Gathering a group of arts organisations together to talk about ‘measuring cultural value‘ was never going to be an easy task. As researcher Franzi Florack pointed out in her opening remarks to the assembled culture thought-leaders in Manchester this week, every word in that phrase can be contested.
In the first of the two workshops looking at the sort of measures and metrics which could be useful when concerning cultural value (however that’s eventually defined!) participants were faced with a series of questions seeking to assess areas including, but by no means limited to, economic, cultural and social impact.
Please note, this is a cross post from the official research blog which contains further updates from the project and can be seen here but I felt the points deserved a wider airing as the issues raised are likely to cross into many other sectors of work and it would be interesting to hear from others who may be wrestling with similar complexities.
This blog post contains some notes the day from myself and Julian as we start to focus on the issues. We were both invited to attend to help formulate the provocations for the next workshop which looks more at data aspects and would appreciate any input you might have to the debate.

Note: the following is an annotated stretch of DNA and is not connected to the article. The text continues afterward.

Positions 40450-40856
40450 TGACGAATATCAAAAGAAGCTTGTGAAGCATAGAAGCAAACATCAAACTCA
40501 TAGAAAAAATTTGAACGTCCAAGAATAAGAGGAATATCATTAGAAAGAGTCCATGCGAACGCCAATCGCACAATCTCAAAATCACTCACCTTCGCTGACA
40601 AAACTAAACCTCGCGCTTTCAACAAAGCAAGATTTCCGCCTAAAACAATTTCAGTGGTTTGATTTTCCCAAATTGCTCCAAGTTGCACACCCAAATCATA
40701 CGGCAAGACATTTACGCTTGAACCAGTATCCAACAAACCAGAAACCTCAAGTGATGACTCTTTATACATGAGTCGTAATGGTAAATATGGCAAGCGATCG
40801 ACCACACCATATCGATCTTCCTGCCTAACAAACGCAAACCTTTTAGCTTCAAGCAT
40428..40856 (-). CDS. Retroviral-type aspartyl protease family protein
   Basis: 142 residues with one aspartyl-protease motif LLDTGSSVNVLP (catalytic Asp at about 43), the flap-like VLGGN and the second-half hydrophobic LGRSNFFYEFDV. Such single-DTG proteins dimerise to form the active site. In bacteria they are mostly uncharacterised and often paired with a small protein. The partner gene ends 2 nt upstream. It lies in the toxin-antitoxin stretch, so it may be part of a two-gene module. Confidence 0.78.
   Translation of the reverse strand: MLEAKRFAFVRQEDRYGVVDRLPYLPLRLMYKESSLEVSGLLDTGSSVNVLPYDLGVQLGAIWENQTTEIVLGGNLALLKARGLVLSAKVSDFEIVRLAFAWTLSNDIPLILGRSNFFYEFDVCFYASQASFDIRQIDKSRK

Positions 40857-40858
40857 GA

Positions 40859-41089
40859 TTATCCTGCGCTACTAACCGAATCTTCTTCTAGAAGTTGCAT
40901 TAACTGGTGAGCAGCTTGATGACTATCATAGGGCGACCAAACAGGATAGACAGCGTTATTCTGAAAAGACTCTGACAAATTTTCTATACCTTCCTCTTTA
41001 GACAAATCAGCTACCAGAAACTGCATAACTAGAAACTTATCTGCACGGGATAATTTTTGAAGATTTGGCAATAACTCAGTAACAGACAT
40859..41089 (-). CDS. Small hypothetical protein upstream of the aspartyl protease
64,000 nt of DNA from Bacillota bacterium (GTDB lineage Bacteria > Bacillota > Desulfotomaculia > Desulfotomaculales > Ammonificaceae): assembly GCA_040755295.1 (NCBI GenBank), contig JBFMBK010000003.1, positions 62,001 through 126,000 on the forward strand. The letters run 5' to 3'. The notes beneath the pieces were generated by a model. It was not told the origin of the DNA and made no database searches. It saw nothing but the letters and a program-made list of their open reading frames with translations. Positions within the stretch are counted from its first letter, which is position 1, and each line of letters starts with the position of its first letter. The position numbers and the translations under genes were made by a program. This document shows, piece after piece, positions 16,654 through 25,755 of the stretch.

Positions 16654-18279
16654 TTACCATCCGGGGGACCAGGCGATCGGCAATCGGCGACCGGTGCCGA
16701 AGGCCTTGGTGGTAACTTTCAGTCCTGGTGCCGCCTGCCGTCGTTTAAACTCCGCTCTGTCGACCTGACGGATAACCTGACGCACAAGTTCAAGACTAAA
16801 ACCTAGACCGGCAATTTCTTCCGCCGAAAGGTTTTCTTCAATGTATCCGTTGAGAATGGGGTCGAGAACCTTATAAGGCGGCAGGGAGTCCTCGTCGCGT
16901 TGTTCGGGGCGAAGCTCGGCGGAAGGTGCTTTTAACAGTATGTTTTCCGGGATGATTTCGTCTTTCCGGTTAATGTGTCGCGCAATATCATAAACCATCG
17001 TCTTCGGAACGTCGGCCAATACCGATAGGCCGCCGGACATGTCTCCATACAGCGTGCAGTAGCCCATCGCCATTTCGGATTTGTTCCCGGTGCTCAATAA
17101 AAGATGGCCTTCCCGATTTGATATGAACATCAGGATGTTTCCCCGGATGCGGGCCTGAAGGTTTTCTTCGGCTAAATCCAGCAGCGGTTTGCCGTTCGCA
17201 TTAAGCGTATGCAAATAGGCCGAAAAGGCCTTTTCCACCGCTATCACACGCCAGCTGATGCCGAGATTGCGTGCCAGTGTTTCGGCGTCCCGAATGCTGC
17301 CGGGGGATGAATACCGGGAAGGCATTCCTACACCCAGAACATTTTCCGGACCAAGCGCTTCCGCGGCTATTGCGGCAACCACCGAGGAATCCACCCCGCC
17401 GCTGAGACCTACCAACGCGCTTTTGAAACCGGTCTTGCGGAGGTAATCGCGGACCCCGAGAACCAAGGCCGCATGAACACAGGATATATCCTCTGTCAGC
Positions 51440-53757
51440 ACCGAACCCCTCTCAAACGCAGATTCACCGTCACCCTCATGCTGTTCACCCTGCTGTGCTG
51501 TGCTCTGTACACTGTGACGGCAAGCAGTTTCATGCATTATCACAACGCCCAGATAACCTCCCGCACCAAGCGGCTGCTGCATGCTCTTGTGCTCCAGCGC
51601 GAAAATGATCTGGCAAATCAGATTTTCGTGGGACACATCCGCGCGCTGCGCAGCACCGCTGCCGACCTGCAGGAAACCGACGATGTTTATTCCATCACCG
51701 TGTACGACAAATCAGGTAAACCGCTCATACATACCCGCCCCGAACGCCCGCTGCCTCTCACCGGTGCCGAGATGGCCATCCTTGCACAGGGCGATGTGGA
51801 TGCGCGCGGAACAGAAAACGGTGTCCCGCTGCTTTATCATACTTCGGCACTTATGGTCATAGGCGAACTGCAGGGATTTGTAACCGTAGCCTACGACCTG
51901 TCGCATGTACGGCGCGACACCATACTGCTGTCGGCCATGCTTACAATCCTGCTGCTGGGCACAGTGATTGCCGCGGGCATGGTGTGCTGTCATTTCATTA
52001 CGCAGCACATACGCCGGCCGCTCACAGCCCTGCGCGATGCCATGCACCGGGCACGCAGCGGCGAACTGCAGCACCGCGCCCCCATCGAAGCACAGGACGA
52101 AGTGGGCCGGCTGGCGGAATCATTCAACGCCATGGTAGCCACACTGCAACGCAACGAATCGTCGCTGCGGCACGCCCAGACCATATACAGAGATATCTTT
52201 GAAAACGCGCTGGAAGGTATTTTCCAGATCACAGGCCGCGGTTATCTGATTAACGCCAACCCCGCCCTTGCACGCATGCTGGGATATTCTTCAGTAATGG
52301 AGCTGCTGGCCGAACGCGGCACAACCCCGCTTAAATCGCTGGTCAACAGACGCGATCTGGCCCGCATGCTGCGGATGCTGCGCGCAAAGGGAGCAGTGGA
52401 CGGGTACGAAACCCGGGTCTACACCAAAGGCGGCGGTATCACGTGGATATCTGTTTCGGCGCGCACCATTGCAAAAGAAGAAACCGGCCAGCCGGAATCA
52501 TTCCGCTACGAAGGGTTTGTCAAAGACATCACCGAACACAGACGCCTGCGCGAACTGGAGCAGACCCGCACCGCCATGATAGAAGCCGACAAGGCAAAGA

Some of the issues raised yesterday:
- is a framework to assess cultural value even necessary/relevant/desirable?
- when co-producing metrics, (how) could participatory events be used for the activity?
- how can evaluation be longitudinal enough to include community?
Working in groups, participants considered their own organisation’s methods of data collection and evaluation. These included feedback surveys left in venues, interviews with visitors, random telephone cold call research interviews, social media monitoring and collation of newspaper reviews.